How To Move On From Losing Your Job

Anyone who has yet to experience the heart-wrenching emotional and financial turmoil of unexpectedly losing a job should count themselves lucky.

Being called in for a chat with human resources and finding out you are being made redundant is pretty much the worst feeling in the world. The illusion of stability is shattered. You woke up with an income. You’re going to sleep tonight without one.

All of a sudden you wish that you could manage expenses effectively. What’s going to happen in a month or two if you can’t find work? Is this going to be a blip along what will hopefully be a long and illustrious career path? Or is this the start of a majorly negative new chapter in your life?

First of all, if you believe that you have been relieved of your duties under less than fair circumstances, you may have a case – speak to wrongful termination lawyers. Now let’s look at a quick checklist of how to move on from losing your job.

Gain some semblance of direction

OK. You’ve been let go. Made redundant. Laid off. Whatever the label, the outcome is the same. You’re no longer financially viable. The first thing to do is to work out an exact monthly figure regarding your bills, and divide up what money you have to see how many months you can cover.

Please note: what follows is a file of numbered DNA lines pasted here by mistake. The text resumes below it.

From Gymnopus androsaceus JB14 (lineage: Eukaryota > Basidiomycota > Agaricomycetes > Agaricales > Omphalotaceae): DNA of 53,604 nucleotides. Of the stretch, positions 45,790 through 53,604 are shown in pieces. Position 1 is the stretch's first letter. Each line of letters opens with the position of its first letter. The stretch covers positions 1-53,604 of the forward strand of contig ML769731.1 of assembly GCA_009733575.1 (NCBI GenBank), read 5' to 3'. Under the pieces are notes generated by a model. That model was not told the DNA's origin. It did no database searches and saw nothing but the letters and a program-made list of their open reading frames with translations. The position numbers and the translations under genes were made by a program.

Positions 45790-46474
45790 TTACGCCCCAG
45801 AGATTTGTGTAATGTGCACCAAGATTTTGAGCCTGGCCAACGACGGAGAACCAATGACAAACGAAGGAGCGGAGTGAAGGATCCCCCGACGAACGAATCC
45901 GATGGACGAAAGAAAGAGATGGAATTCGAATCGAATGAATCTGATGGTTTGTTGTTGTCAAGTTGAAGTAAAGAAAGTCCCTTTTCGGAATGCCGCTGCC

Don’t worry, for most people, this won’t be an answer in years or even half a year, but more like one, two, or three months. This will steady you mentally. Anxiety is created by a fear of the unknown. Writing down your financial situation is going to be tough, but it’ll put your back to the wall. Now. You need to get out there. And fast.

Finding opportunities and selling yourself in an interview

There are multiple job sites available. Join as many as you can. Join them all. Be sure to check the box that indicates you would like employers to have access to your profile (some people in current employment prefer to be hidden from searches). Don’t forget that social media is another great way to find jobs – especially LinkedIn.

Finally, when you do get an interview, you need to know how to sell your situation. Don’t talk about being let go or being made redundant. This can come off as a euphemism for career termination due to being an ineffective worker.

Instead, talk about how your previous company has restructured towards alternate skill sets not in keeping with your refined expertise, and mention any recent learning you have done that shows how you are at the cutting edge of your field. 

In conclusion, try to retain a positive frame of mind. And as mentioned in the beginning of this article; if you have grounds for your employment having been wrongfully terminated, take legal action.

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